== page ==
The Church of Saint Francis (Igreja de São Francisco) is the most prominent Gothic monument in Porto, being also noted for its outstanding Baroque inner decoration.
The Franciscan Order was established in Porto around 1223. They began building the convent and a first, small church dedicated to Saint Francis of Assisi around 1244. In 1383, under the patronage of King Ferdinand I, the Franciscans began to build a more spacious church. This new structure was finished around 1425 and followed a relatively plain Gothic design, typical for the mendicant orders in Portugal. The general structure of the church has not been extensively altered, making São Francisco the best example of Gothic architecture in Oporto.
During the 15th and 16th centuries, prominent Porto families chose the Franciscan for their pantheon. The Chapel of St John the Baptist is a notable example, built in the 1530s for the Carneiro family in Manueline style, the Portuguese late Gothic. The main artistic campaign of the church was carried out in the first half of the 18th century, when most of the surfaces of the interior of the church, including walls, pillars, side chapels and roof, were covered with Portuguese gilt wood work (talha dourada) in Baroque style. Particularly notable are the many Baroque altarpieces of the apse chapels and the nave, which are among the best in Portugal.
A fire, caused by the siege of Porto in 1832, destroyed the old cloisters. In its place, the Commercial Association of the city built the Stock Exchange Palace (Palácio da Bolsa), a magnificent example of 19th century Neoclassical architecture.
The main façade has a large, elaborate rose window in Gothic style. The West portal is now a typical Baroque work, organised in two tiers, with solomonic columns and a statue of St Francis. The South portal, facing the river, is still Gothic.
The church has a nave with three aisles, with the central aisle being the highest. The East end of the church has a transept and an apse with three chapels. The crossing area is illuminated by the large windows of the transept arms and main chapel, as well as by a small rose window over the main chapel with tracery in the shape of a pentagram.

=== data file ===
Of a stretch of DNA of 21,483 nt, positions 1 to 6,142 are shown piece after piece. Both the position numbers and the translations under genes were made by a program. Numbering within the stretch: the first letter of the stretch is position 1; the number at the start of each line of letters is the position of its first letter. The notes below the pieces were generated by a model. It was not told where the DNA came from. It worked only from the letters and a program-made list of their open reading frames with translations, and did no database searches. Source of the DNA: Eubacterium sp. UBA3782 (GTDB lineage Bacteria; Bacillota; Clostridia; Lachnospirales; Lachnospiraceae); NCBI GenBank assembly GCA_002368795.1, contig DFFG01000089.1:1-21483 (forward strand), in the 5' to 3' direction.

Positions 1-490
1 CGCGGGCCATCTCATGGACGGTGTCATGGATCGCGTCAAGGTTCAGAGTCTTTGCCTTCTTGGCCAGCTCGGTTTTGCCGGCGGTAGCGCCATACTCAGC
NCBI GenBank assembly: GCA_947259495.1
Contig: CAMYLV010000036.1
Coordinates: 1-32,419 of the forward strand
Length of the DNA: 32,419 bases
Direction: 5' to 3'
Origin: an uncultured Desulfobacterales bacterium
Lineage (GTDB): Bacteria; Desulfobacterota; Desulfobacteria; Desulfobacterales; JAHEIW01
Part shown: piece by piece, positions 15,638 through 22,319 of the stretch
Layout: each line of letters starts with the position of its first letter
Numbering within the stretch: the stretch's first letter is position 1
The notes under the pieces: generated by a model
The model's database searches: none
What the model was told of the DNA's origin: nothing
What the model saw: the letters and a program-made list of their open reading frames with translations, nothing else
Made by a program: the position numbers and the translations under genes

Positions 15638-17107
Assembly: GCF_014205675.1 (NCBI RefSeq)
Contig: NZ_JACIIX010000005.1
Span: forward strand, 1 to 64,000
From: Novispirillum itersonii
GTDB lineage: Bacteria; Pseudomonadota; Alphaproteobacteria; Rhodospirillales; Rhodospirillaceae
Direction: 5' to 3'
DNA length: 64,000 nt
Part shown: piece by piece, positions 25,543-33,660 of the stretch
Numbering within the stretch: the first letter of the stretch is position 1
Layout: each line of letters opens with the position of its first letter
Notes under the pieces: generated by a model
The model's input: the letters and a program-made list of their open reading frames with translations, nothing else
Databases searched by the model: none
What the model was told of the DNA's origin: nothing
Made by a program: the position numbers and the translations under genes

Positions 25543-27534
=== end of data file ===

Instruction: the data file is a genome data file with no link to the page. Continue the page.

A polychrome granite statue (13th century) of Saint Francis of Assisi, standing inside the church next to the entrance within a Baroque altarpiece, is a remnant of the first St Francis church, replaced after 1383 by the present structure.
During the 15th and 16th centuries several noble families chose St Francis as their pantheon. Near the entrance is located the old pantheon for the family of Luís Álvares de Sousa, with an interesting Gothic portal decorated with a coat-of-arms and a dedicatory inscription. The chapel is nowadays occupied by a Baroque altarpiece.
Another interesting chapel is the one dedicated to Saint John the Baptist (São João Baptista), built around 1534 in the right transept arm for the family of João Carneiro. This chapel, by architect Diogo de Castilho, has a beautiful portal and is covered with an intrincate rib vaulting in Manueline style. The Baroque altarpiece of the chapel still has the 16th-century painting, representing the Baptism of Christ, incorporated into a Baroque altarpiece. From the same period, the church also has a fine Renaissance tomb, imbedded onto a wall.